It is important for consumers to ascertain when the contract requires the works to be concluded and compare that date to when the works are actually completed by the builder. Consumers should carefully review their contracts to ascertain what stage and quality the builder must achieve for the works to be concluded.
In some contracts the finish date is described as ‘practical completion’ and it is defined as the stage when works have been substantially completed except for minor defects.
In other contracts the completion of works is determined by the building surveyor issuing an occupancy permit or Certificate of Final Inspection.
Most contracts provide that the works are deemed complete when the consumer assumes occupation of the home. Accordingly, consumers should not hurry to move in, especially in circumstances where a certificate of occupancy has not yet been issued by the building surveyor.
Section 42 of the DBC Act provides that a builder must not demand final payment until the work has been completed in accordance with the plans and specifications and the consumer receives an occupancy permit or certificate of final completion, issued by the building surveyor.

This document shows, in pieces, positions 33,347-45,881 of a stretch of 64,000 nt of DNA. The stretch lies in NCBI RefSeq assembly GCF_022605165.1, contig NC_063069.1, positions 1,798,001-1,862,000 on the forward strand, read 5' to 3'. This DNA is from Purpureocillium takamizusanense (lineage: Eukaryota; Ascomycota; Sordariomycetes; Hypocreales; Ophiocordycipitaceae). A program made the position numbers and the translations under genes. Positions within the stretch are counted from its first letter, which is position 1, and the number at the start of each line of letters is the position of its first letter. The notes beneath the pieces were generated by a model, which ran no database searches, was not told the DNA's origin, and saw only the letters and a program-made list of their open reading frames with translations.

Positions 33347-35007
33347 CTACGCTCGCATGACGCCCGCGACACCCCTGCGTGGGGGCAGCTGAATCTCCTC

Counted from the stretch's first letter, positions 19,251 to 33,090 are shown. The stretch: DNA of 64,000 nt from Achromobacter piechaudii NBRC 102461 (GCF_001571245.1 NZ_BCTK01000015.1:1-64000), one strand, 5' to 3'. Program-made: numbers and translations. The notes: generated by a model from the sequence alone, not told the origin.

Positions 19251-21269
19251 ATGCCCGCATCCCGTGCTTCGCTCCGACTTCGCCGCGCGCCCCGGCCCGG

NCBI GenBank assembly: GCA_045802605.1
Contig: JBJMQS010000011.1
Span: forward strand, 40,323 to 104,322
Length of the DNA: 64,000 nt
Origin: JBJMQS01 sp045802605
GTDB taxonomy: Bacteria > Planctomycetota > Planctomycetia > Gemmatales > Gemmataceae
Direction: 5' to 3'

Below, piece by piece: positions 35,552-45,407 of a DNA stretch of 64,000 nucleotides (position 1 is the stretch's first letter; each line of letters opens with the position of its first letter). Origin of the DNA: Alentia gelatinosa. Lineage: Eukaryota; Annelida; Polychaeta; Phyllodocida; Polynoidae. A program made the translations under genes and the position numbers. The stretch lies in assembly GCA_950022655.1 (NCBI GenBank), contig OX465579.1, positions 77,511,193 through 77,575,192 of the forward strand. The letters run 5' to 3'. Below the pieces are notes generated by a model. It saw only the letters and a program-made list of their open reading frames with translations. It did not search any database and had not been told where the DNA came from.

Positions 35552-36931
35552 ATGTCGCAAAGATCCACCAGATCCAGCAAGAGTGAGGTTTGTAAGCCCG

Consumers should keep a careful record of all claims, documentation and correspondence generated by the building project.
Ensure any trade certificates, warranties, manuals and keys are provided on completion of the work.
Defects liability period
Most contracts provide a period, usually 13 weeks from the completion of the work, during which the consumer can require the builder to return and repair defects. Not all contracts contain such a provision; check your contract and ensure you can require the builder to return and repair defects.
Once consumers assume occupation of their new home, they should list all defects and provide these lists to the builder in accordance with the provisions in the contract. Be wary of assuming occupation in cases where major defects exist. It may be difficult to get the builder’s cooperation after final payment.